His own conceiving. Hark! the game is rouz’d!
Oh Cymbeline! heaven and my conscience know,
Thou didst unjustly banish me; whereon,
At three and two years old ? I stole these babes;
Thinking to bar thee of succession, as
Thou reft’st me of my lands. Euriphile,
Thou wast their nurse ; they took thee for their

mother,
And every day do honour to her grave:
Myself Belarius, that am Morgan callid,
They take for natural father. The game's up. [Exit.

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Enter Pifanio and Imogen. Imo. Thou told'st me, when we came from horse,

the place

Was near at hand. Ne'er long'd my mother so To see me first, as I have now. Pisanio! man ! 1 Where is Posthumus ? What is in thy mind,

I ftole these babes ;] Shakespeare feems to intend Belarius for a good character, yet he makes him forget the injury which he has done to the young princes, whom he has robbed of a kingdom only to rob their father of heirs. The latter part of this liloquy is very inartificial, there being no particular reason why Belarius should now tell to himself what he could not know better by telling it. JOHNSON.

+ Where is Pofthumus ?--] Shakespeare's apparent ignorance of quantity is not the least, among many, proofs of his want of learning. Throughout this, play 'he calls Pofthumus, Pofthumus; and Arviragus, Arviragus. STEEVENS.

That

That makes thee ftare thus? wherefore breaks that figh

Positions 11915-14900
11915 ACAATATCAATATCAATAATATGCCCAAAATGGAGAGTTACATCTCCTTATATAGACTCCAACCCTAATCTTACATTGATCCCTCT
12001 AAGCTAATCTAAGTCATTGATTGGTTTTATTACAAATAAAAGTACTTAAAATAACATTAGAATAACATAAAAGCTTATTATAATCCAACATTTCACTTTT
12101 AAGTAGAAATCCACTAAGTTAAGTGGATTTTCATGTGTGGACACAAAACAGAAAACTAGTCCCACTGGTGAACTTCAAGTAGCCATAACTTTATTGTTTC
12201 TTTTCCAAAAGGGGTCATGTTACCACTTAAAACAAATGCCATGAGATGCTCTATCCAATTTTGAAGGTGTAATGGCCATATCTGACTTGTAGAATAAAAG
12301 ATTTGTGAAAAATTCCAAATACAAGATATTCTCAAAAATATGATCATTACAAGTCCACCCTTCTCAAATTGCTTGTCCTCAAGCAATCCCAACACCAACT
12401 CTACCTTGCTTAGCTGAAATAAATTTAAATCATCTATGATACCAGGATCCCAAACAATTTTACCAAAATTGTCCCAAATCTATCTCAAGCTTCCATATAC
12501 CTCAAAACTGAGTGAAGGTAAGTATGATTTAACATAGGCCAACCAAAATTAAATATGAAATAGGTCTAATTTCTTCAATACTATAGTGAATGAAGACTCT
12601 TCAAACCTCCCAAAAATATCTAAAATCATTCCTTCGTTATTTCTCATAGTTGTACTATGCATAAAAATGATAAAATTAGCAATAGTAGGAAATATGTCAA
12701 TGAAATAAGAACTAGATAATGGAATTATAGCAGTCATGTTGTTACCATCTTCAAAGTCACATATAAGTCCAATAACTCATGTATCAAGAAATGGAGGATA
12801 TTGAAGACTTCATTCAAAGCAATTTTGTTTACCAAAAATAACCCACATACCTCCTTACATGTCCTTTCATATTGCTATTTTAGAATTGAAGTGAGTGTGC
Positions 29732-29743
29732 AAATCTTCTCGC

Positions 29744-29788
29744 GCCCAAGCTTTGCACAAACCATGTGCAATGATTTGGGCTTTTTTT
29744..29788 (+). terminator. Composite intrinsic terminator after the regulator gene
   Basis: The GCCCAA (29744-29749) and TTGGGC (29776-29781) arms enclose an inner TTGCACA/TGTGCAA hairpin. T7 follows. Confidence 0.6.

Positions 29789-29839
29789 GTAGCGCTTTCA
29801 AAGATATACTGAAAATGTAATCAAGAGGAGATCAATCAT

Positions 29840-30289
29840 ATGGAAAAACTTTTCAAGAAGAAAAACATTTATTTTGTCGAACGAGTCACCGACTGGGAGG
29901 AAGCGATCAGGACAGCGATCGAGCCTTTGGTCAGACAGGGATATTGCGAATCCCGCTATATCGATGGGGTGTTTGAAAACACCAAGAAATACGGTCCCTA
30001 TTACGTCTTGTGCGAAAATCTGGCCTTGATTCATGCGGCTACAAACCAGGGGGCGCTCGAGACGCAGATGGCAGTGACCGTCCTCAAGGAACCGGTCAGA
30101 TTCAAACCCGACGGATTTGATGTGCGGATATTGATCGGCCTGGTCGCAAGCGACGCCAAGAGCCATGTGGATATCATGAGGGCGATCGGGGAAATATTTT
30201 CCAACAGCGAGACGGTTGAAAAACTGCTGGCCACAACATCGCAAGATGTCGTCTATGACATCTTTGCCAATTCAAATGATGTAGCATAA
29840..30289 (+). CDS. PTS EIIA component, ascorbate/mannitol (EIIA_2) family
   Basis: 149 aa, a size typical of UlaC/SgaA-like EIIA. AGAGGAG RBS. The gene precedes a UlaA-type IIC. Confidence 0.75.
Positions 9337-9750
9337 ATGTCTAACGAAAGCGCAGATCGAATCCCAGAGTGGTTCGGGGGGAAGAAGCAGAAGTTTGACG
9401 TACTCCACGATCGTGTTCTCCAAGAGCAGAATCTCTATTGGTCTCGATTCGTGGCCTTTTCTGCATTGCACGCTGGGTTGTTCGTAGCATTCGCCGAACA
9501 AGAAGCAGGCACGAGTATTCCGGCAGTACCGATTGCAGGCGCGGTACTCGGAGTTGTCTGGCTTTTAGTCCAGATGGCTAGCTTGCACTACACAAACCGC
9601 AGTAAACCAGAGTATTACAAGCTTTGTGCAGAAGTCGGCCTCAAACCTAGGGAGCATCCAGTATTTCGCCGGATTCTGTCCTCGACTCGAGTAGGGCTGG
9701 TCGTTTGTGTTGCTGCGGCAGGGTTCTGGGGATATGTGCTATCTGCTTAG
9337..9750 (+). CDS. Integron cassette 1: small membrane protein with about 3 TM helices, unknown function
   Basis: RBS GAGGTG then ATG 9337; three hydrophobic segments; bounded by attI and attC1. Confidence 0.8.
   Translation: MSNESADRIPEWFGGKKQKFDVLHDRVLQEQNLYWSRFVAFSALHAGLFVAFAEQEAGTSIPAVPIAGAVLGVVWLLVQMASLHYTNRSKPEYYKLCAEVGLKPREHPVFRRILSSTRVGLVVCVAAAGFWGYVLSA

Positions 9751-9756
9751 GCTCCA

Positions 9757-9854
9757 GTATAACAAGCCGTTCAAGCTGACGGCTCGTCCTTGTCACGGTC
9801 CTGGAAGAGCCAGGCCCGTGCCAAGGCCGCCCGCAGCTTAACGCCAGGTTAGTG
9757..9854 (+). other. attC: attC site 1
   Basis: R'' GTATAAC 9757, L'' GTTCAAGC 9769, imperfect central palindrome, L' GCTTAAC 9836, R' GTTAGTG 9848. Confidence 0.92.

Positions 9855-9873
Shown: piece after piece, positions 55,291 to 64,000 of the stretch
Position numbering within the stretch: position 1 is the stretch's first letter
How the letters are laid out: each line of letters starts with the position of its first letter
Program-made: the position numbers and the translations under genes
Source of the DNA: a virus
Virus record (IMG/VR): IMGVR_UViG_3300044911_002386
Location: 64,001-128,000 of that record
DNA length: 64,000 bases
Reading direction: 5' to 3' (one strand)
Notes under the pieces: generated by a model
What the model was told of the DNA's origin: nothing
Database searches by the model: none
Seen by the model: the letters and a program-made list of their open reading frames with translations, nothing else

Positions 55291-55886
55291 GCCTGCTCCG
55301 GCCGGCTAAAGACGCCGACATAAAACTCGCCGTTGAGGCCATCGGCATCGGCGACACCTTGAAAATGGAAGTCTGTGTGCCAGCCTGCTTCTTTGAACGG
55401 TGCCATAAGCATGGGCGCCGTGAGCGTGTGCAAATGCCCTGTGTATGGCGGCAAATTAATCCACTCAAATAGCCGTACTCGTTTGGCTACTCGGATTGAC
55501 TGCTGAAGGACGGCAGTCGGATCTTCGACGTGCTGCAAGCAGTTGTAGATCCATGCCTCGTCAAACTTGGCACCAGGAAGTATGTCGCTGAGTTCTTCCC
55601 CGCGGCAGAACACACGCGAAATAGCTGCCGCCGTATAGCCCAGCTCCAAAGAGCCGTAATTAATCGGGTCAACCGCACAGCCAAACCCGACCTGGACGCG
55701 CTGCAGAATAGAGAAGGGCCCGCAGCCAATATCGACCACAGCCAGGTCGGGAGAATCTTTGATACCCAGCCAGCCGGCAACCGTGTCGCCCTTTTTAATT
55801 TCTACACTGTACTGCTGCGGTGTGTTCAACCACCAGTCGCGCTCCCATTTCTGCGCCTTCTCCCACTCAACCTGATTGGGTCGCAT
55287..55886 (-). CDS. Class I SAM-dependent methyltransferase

From the inward of thee? one, but painted chus,
Would be interpreted a thing perplex'd
Beyond self-explication. Put thyself
Into a 'haviour of less fear, ere wildness
Vanquish my staider fenses. What's the matter?
Why tender'st thou that paper to me with
A look untender? If it be fummer news,
Smile to't before: if winterly, thou need’It
But keep that countenance still

. My husband's hand! That ? drug-damn’d Italy hath out-crafted him, And he's at some hard point.--Speak, man; thy

tongue
May take off fome extremity, which to read
Would be e'en mortal to me.

Pif. Please you, read;
And you shall find me, wretched man, a thing
The most disdain’d of fortune.

Imogen reads. THY mistress, Pifanio, hath play'd the strumpet in

my bed; the testimonies whereof lie bleeding in me. I speak not out of weak surmises; but from proof as strong as my grief, and as certain as I expect my revenge. That part thou, Pisanio, must att for me. If thy faith be not tainted with the breach of bers, let thine bands take away her life : I Mall give thee opportunity et MilfordHaven. She hath my letter for the purpose; where, if thou fear to strike, and to make me certain it is done, thou art the pander to her dishonour, and equally in me disloyal. Pif. What shall I need to draw my sword ? the

paper Hath cut her throat already.---No, 'tis slander ;

drug-damn'd] This is another allufion to Italian poisons. JOHNSON,

Whose